Blue Slide Park in Squirrel Hill’s Frick Park became synonymous with late Pittsburgh rapper Mac Miller after he released both a song and album eponymous with the iconic slide. On Tuesday night it was a place of mourning for Miller.
Hundreds of Pittsburghers — fans, old friends and family alike — flocked to the park Miller made famous for a celebration of his life and career. Miller, 26, died last week of a suspected overdose in his California home, just weeks away from the tour for his newest album, “SWIMMING.” Nightfall Records hosted a candle-light vigil in his memory.
The event featured speeches from some who knew Miller, DJs playing his music, food trucks for fans and dozens of lit candles. Fans began crowding the park around 5 p.m., and by 5:30, the space at the top of the famous blue slide was covered. Fans left letters, flowers, candles, Pittsburgh Pirates hats and Tees by the slide, all in memory of the late recording artist.
The first speaker of the evening was an old friend of Miller’s, Donald Davis. The two attended Taylor Allderdice High School together, and Miller graduated from the Pittsburgh public school in 2010. Davis shared emotional stories about the beginning of Miller’s career.
“When he made his first CD and brought it to school, kids threw them on the floor,” Davis said. “A lot of people used to judge him, they would look at him and say he ain’t nothing.”
Davis continued with his speech by telling a story that he holds close to his heart. He, Miller and some of their friends from Taylor Allderdice High School went to the very park the vigil was held at to film Miller’s very first video.
In the video for the song “Money Money,” Miller and Davis perform their secret handshake. Davis reminisced on this memory with a warm smile.
“We made sure to put that in the video because that was always our thing,” Davis said. “I remember coming to film here that day, it was so damn cold.”
After Davis, Miller’s grandmother took the mic.
“Mac would have loved this,” she said. “He loved Pittsburgh and he loved everything that you all did for him.”
The fans in the audience applauded both speakers and lit their candles as Mac Miller blared loudly through the park.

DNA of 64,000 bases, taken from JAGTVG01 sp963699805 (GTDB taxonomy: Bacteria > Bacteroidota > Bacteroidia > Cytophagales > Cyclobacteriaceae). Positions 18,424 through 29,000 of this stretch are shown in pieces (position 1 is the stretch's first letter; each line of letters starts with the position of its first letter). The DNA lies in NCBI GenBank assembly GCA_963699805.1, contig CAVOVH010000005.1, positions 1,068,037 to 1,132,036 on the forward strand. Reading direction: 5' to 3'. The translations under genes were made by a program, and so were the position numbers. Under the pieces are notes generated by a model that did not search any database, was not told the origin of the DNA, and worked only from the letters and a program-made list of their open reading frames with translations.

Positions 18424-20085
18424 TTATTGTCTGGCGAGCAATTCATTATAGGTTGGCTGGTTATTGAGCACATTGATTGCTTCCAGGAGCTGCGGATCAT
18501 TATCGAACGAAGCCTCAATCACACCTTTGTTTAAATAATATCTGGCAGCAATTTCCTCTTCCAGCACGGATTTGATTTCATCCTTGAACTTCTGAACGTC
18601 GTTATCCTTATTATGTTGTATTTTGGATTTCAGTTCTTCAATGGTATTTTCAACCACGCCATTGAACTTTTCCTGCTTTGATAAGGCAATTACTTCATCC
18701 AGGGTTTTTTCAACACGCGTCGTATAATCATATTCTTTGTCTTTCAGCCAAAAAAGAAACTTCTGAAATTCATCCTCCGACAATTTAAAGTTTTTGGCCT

Next to the blue slide, an artistic memorial stood honoring Miller. There were photo portraits of him, and a large painting of Miller done by local artist Zachary J. Rutter.
Rutter stood next to his painting proudly, talking to fans who came by to admire the artwork.
“I did this whole painting today,” he said. “I did a painting of Mac years ago, when I was 18. He signed that one and everything. I was really proud of that painting so I decided to do another piece in his memory.”
Fans stopped to take photos with the portrait in between speeches. Some teared up at the display of Miller’s portraits.
One such fan was 19-year-old Jordan Patterson, who has been a die-hard fan of Miller since her middle school years. Soon after she stopped to admire the artwork, the speakers played Miller’s song, “Party on Fifth Ave,” which was one of his biggest hits from his debut album “Blue Slide Park.” Patterson — clad in a T-shirt promoting Miller’s final album “SWIMMING” that was released in August — wiped a tear from her cheek as the audience sang along.
“I’ve been crying on and off today,” she said. “This just doesn’t feel real. None of it does. I can’t believe he’s gone. But I’m still trying to have fun tonight. Mac would want us to party.”
Another fan had similar feelings. Justin Witter — a 20-year-old college student and recording artist from Syracuse, New York — made the trip down to Pittsburgh just for this vigil.
“Mac is one of the biggest reasons why I started making music,” he said. “To be here tonight is crazy, it makes me wish I was from Pittsburgh.”
Though Miller’s earlier music is known in Pittsburgh, Witter was jamming to Miller as early as 2010, long before Miller released “Blue Slide Park.”
“I will never forget the first time I heard Mac,” he said. “A kid in my middle school was playing [the mixtape] K.I.D.S., and I have been with Mac ever since.”
As the sun set at Frick Park, fans swayed to Miller’s music while holding candles. Miller’s song “Best Day Ever” brought out a strong, emotional response from fans.
“Oh man, this one might make me cry,” Witter said.
He and his friends belted along to the lyrics, with the DJs stopping the music for the crowd to sing the hook. The park was completely silent except for the sounds of singing, mourning fans. The words rang into the autumn air, with a somber tone to them.
“It got me cheesin’ from cheek to cheek / And I ain’t going to wait for nothing / Cause that just ain’t my style / Life couldn’t get better / This ‘gon be the best day ever.”